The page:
Brown Birds In Michigan

Brown Birds In Michigan

There are hundreds of brown birds all across the state of Michigan. Unfortunately, a full list would take weeks to read, so why not check out our list of favorites that we put together?

Brown Birds In Michigan

Chances are, you have come across at least one of these birds on your daily walks, so let us know which ones!

Brown Birds In Michigan

Song Sparrow

Song Sparrow

The song sparrow (Melospiza melodia) is a small sparrow found across North America. They are brown and are known for their beautiful song, which you would recognize out in the wild! 

Greater Prairie Chicken

Greater Prairie Chicken

The Greater Prairie Chicken (Tympanuchus cupido), or “boomer” is a large bird that is a part of the grouse family.

Though once common, these big birds have gradually declined in numbers, mainly due to habitat loss. These birds like to live on the Great Plains and various prairies or grasslands. 

The Greater Prairie Chicken is a beautiful, striped brown and black with yellow plumage on the sides of the males’ necks. These birds are known for their mating behavior, and are extremely recognizable, even at a glance. 

House Finch

House Finch

The House Finch (Haemorhous mexicanus) is a small brown bird with a reddish pink head and breast that is found across the United States. These birds can also be found in some parts of Hawaii after being introduced. 

Mourning Dove

Mourning Dove

The Mourning Dove (Zenaida macroura), also known as the rain dove, is a medium-sized bird that can be found in a number of U.S. states. They are most recognized for the sad song, hence their name.

Gray-Crowned Rosy Finch

Gray-Crowned Rosy Finch

The gray-crowned Rosy Finch (Leucosticte tephrocotis) is a species of finch that is found in the northern states of the United States and Canada.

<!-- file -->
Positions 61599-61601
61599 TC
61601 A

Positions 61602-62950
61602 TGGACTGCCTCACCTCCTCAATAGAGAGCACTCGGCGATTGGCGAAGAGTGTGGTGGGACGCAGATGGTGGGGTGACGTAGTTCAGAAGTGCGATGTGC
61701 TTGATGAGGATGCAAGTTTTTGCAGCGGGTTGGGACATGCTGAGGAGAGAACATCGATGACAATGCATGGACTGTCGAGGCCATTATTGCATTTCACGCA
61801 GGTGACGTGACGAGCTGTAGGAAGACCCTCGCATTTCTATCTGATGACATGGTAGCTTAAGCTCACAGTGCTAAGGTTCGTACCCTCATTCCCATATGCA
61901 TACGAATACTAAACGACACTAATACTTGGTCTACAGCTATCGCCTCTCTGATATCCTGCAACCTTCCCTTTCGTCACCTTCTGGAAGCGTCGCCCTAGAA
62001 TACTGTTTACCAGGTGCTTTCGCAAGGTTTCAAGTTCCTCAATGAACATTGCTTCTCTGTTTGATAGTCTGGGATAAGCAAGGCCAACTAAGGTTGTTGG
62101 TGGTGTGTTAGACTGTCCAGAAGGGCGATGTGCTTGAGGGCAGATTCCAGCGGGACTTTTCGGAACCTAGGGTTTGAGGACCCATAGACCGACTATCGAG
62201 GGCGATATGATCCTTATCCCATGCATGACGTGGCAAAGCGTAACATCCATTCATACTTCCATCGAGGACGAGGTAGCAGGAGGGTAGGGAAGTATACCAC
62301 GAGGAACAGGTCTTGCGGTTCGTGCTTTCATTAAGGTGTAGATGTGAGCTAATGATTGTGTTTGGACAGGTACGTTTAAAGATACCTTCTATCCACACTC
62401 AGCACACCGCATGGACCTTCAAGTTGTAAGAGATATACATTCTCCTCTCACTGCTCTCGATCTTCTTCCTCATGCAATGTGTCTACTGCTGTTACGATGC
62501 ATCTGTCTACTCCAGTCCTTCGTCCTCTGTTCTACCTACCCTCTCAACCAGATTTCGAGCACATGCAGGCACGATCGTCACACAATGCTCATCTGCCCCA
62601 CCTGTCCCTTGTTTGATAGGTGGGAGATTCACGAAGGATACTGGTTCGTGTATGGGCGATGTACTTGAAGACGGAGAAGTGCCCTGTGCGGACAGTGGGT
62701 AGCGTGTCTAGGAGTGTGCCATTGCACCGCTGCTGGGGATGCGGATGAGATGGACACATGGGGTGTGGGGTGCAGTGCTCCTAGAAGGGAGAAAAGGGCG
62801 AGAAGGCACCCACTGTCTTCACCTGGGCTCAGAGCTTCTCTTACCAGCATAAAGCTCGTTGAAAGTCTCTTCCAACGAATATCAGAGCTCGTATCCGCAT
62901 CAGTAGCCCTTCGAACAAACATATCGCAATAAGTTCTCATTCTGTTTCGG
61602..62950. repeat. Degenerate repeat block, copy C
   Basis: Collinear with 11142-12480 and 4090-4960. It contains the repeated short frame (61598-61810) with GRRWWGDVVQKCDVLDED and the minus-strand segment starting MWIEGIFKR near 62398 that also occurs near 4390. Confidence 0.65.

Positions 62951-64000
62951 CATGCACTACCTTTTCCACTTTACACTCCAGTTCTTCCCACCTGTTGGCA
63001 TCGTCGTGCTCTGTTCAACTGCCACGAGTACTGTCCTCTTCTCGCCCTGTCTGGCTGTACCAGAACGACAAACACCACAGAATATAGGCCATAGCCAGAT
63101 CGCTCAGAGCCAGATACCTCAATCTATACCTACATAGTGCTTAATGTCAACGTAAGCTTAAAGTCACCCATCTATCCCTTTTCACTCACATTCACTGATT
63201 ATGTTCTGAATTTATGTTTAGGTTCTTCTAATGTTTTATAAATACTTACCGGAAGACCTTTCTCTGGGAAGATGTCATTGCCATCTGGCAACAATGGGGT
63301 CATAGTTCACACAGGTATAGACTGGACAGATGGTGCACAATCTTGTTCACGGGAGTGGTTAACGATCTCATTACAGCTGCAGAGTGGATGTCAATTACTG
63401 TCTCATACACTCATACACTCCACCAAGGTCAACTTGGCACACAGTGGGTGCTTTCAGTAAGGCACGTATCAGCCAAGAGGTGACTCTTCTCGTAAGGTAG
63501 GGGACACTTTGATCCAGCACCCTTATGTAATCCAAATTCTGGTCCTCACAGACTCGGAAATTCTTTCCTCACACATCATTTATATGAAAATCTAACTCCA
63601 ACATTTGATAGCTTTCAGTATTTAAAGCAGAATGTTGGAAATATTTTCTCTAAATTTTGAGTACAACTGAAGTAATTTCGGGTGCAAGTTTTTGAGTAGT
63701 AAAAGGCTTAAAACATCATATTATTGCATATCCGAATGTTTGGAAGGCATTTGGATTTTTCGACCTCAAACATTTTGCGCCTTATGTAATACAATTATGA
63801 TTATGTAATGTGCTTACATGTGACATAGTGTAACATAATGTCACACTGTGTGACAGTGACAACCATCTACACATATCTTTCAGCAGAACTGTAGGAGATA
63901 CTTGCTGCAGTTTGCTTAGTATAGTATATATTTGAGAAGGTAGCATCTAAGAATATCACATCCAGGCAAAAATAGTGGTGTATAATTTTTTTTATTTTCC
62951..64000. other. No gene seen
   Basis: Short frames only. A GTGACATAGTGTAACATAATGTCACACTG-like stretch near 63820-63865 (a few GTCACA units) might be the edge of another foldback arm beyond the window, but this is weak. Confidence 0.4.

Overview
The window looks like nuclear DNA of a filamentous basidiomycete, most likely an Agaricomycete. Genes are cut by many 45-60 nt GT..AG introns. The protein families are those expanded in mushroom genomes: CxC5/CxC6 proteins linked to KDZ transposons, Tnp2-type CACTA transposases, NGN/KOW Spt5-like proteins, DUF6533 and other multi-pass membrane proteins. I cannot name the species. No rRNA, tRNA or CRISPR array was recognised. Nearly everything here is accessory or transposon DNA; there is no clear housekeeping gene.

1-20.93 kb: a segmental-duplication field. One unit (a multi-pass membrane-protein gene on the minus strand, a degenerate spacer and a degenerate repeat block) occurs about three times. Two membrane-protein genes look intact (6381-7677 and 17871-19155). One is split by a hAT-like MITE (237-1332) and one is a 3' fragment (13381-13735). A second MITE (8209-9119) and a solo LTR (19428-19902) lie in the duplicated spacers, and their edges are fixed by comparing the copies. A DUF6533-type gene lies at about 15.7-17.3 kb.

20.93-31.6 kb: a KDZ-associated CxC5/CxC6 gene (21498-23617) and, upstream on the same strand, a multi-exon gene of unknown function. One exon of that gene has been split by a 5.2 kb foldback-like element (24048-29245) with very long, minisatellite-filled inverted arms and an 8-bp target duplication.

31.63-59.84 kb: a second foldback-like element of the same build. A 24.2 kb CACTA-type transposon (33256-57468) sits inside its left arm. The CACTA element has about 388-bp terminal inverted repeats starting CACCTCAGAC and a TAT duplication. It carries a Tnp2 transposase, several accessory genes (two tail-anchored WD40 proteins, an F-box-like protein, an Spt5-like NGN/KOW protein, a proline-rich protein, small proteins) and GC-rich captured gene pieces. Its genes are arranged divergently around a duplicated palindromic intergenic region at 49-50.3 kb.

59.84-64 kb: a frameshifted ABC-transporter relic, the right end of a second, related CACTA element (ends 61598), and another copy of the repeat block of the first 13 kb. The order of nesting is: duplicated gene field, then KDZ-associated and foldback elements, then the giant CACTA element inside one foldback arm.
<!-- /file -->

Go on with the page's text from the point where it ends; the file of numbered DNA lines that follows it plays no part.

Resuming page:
These birds are rarely seen due to their remote habitats in the mountains, but are pleasant to look at nonetheless. 

They have a primarily brown body with gray wings and a head. On the top of their head is a black crown, and below their wings is beautiful rosy plumage.

They are small birds, but are known for their hardiness in surviving in harsh climates and environments. 

Bachman’s Sparrow

Bachman’s Sparrow

The Bachman’s Sparrow (Peucaea aestivalis) is a bird that is near threatened in the United States. It is a small brown bird, with a gray face and black streaking on the wings and nape.

Swainson’s Warbler

Swainson’s Warbler

The Swainson’s Warbler (Limnothlypis swainsonii) is a small brown bird that is commonly found in wooded areas, residing in trees and shrubs. This songbird has a relatively flat head and strong, heavy bill for its size. 

Golden-Crowned Sparrow

Golden-Crowned Sparrow

The Golden-Crowned Sparrow (Zonotrichia atricapilla) is a common bird found across the United States. It is brown, and the top half of its head is black with a golden crown across it. 

Bewick’s Wren

Bewick’s Wren

The Bewick’s Wren (Thryomanes bewickii) is a small bird native to many parts of the United States. It reaches lengths of around five and a half inches long, and has brownish gray coloring.